Discrimination faced by Mumbaikars...

If the housing societies in Mumbai (Bombay) are only meant for families (married couples), then the government of Maharashtra should make marriage compulsory in the state/city.
Or else the government should tell its citizens where will Unmarried, Divorcees, Bachelors, Spinsters live in the city of skyscrapers or is Bombay only for those who have families.
This is one of the greatest mental blocks of Mumbaikars, who otherwise want to bask in the FALSE HALO of Cosmopolitanism.
This disease (of not giving apartments to Bachelors, Muslims, etc on rent) is specially prevalent in housing societies where the Gujaratis, Marathis and North Indians (to some extent) abound; while the rest of the population is more or less okay with the concept.
The government of Maharashtra should take this matter seriously and devise laws to eradicate this malice ASAP, so that BOMBAY (and its suburbs) becomes free of discrimination based on Marital Status, Religion, etc. Or else the Honourable Supreme Court of India should step in, and give directions to the state or central governments -- so that the fundamental rights of its citizens enshrined in the constitution of India is not violated.

Wednesday, May 15, 2013

Inflation back in the RBI's comfort zone after 3 years
 "Go Full Hog", after Bank/NBFC stocks as now a CRR cut is a reality unless our "Ustad" becomes fully insane.....
NEW DELHI: Country's headline inflation fell below 5 per cent in April, dropping within the RBI's comfort zone for the first time in more than three years and fuelling market hopes for more monetary easing to revive flagging economic growth.

The wholesale price index rose 4.89 per cent from a year earlier and was the lowest inflation rate since November 2009 and well below the 5.50 per cent forecast by analysts in a Reuters poll. It was more than a full per centage point lower than the 5.96 per cent rise in March.

Inflation has been a persistent headache for policymakers struggling to breathe life into Asia's third largest economy, and has been a major factor in the declining popularity of the government of Prime Minister Manmohan Singh.

The low number quickly sparked gains in the bond and share markets, while the rupee was little changed.

"It is a frenzy. The market is pricing in a rate cut," said Ashish Vaidya, head of treasury at UBS in Mumbai.

Earlier this month, the RBI cut interest rates by a quarter point for the third time since January, to reduce the policy repo rate to 7.25 per cent.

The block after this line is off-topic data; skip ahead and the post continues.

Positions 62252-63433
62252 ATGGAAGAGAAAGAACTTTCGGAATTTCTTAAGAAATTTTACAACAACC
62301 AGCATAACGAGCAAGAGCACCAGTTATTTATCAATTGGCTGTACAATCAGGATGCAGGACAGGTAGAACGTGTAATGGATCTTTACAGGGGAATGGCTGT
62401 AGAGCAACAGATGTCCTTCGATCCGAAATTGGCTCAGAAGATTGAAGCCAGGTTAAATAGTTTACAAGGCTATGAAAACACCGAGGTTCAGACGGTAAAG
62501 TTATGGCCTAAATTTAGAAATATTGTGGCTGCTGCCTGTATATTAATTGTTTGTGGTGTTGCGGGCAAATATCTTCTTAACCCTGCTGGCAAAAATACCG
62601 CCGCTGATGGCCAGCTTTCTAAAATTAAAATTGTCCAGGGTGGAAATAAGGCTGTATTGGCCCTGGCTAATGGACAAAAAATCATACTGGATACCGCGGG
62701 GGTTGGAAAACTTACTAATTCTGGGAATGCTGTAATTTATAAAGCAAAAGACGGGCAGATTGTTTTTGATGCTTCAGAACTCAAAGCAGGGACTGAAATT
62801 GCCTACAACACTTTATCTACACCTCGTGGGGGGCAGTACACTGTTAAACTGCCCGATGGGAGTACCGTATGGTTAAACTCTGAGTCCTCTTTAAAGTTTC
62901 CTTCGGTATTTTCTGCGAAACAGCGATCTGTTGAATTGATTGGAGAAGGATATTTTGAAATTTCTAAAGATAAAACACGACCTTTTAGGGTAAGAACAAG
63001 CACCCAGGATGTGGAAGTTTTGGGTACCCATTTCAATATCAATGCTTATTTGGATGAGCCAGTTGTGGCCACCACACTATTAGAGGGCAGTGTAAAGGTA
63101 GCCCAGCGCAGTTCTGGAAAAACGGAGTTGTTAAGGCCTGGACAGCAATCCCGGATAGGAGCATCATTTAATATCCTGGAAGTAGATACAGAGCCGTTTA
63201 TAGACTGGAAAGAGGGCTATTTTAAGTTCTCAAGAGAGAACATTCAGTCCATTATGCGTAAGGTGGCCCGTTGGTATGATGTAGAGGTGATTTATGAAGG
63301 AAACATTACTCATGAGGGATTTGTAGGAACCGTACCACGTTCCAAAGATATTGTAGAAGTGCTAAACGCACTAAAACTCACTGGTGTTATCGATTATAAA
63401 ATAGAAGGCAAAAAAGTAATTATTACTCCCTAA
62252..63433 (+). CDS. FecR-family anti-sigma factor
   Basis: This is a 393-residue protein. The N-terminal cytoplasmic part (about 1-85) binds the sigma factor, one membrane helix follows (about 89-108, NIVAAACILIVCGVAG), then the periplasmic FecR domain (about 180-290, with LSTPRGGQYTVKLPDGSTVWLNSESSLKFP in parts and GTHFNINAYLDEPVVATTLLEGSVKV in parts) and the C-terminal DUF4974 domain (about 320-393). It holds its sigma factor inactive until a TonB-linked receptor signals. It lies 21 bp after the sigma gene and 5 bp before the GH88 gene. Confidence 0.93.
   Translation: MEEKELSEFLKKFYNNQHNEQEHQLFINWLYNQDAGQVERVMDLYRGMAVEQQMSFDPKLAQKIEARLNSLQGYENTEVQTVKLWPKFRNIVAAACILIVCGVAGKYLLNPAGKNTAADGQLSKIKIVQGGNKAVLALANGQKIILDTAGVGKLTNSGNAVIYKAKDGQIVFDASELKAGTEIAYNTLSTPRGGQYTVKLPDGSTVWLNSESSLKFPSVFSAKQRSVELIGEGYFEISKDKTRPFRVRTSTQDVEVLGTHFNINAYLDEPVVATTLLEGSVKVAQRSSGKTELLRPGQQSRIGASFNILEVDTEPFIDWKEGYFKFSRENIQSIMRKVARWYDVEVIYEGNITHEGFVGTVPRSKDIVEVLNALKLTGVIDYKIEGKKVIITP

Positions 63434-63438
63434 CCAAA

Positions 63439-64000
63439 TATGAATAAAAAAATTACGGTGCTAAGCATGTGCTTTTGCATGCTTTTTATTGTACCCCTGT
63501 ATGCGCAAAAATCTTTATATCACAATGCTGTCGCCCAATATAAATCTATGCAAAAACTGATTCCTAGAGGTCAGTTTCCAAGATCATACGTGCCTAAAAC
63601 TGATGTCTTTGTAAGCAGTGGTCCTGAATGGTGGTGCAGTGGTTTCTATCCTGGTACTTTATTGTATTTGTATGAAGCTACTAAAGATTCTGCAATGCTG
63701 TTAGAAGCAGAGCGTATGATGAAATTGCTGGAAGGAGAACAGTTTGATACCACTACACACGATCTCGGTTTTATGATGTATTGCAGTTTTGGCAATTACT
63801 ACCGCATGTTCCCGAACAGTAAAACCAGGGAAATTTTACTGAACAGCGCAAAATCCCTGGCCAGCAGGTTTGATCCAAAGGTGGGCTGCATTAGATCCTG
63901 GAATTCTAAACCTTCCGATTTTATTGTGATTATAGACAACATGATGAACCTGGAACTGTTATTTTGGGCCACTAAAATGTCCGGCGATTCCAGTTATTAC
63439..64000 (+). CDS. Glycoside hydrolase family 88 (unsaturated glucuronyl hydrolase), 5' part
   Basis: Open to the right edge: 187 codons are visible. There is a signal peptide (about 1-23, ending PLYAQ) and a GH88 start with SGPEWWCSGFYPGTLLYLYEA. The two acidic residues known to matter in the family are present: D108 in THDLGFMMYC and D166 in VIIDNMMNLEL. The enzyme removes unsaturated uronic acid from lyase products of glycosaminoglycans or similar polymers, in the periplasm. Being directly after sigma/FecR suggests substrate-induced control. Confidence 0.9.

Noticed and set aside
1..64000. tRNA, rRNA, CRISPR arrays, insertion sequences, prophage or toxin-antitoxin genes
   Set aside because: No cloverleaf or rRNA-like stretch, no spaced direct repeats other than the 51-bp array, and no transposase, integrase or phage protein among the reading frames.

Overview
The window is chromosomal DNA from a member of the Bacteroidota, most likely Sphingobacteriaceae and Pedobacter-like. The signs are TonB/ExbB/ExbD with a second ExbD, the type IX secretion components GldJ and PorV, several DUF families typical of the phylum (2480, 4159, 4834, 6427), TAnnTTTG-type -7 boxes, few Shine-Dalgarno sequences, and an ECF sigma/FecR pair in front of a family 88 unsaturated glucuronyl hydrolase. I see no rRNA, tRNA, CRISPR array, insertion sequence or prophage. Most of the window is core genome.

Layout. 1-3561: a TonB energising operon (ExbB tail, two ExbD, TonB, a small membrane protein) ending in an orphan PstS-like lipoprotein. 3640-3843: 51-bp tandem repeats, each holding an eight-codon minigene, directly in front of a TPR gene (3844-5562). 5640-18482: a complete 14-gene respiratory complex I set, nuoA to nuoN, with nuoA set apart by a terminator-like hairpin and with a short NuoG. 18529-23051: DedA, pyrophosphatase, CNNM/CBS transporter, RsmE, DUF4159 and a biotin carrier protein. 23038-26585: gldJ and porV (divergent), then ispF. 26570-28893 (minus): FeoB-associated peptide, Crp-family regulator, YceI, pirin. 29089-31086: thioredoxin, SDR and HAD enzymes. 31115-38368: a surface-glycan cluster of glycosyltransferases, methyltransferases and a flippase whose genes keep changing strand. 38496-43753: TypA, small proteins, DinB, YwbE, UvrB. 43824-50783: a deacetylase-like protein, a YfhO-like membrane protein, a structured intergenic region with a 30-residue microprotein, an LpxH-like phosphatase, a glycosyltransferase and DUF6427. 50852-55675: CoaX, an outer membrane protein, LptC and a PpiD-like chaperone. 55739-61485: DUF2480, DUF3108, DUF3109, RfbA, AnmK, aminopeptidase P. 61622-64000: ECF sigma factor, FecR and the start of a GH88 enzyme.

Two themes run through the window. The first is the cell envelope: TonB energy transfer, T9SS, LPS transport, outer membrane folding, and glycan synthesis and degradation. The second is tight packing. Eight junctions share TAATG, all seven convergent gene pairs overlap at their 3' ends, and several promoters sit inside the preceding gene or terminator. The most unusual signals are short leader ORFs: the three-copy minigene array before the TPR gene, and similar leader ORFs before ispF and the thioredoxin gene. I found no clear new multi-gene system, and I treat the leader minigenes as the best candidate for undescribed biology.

The bond market rallied to a three-year high, with the benchmark 10-year bond yield dropping 4 basis points, while stocks were up and the rupee strengthened slightly to 54.61/62 per dollar versus Monday's close of 54.73/74.

Global commodity cooling

Inflation was mainly cooled by a moderation in food and fuel costs helped along by lower global commodities prices.

Food inflation slumped to 6.1 per cent from 8.7 per cent a month ago on lower wheat, meat and egg prices. Fuel rose 8.8 per cent on the year after a rise of 10.2 per cent in March.

Non-food manufacturing inflation, which the central bank monitors to gauge demand-driven price pressures, slowed to 2.8 per cent in April from 3.5 per cent a month ago, after the international price of iron ore and steel dropped.

"With food prices expected to remain stable, manufacturing prices weak due to slow growth, and commodity prices stable, inflation in expected to be on a broad downtrend for the next six months and this, we believe, opens up room for more rate cuts," said Rahul Bajoria, Regional Economist at Barclays Capital in Singapore.

Government data showed on Monday that annual retail inflation slowed by a full per centage point to a 14-month low of 9.39 per cent in April.

"We think there is a possibility of as much as 75 basis points more rate cuts in the next six months, including 25 basis points at the next policy (review) in June," Bajoria said.

Gold takes off sheen

Not everyone was so upbeat. Indranil Pan, chief economist at Kotak Mahindra BankBSE 0.33 %, expects caution from the RBI until inflationary risks abate and the current account deficit improves.

"Since RBI expects inflation to rise post September, I don't think the governor will risk cutting rates aggressively," Pan said.

The current account gap widened to a record high 6.7 per cent of GDP in the December quarter, driven by heavy oil and gold imports and lower exports.

After cutting rates this month, the RBI said the external deficit as the biggest risk "by far" to the economy and a factor limiting room for more easing.

Those worries were highlighted by data on Monday that showed a massive gold buying spree lay behind a jump of more than 72 per cent in the April trade deficit.

Slowing inflation is a relief for the Congress-led ruling coalition, which needs an economic revival to help it in state elections this year and a national election due by May 2014.

But there could also be a downside -- while persistent cooling in non-food manufacturing prices bodes well for the inflation outlook, it also points to weak consumer demand that could further dent any hope of a fast economic rebound.

Country's growth in 2012/13 was likely the lowest in a decade, and is not expected to much surpass 6 per cent in 2013/14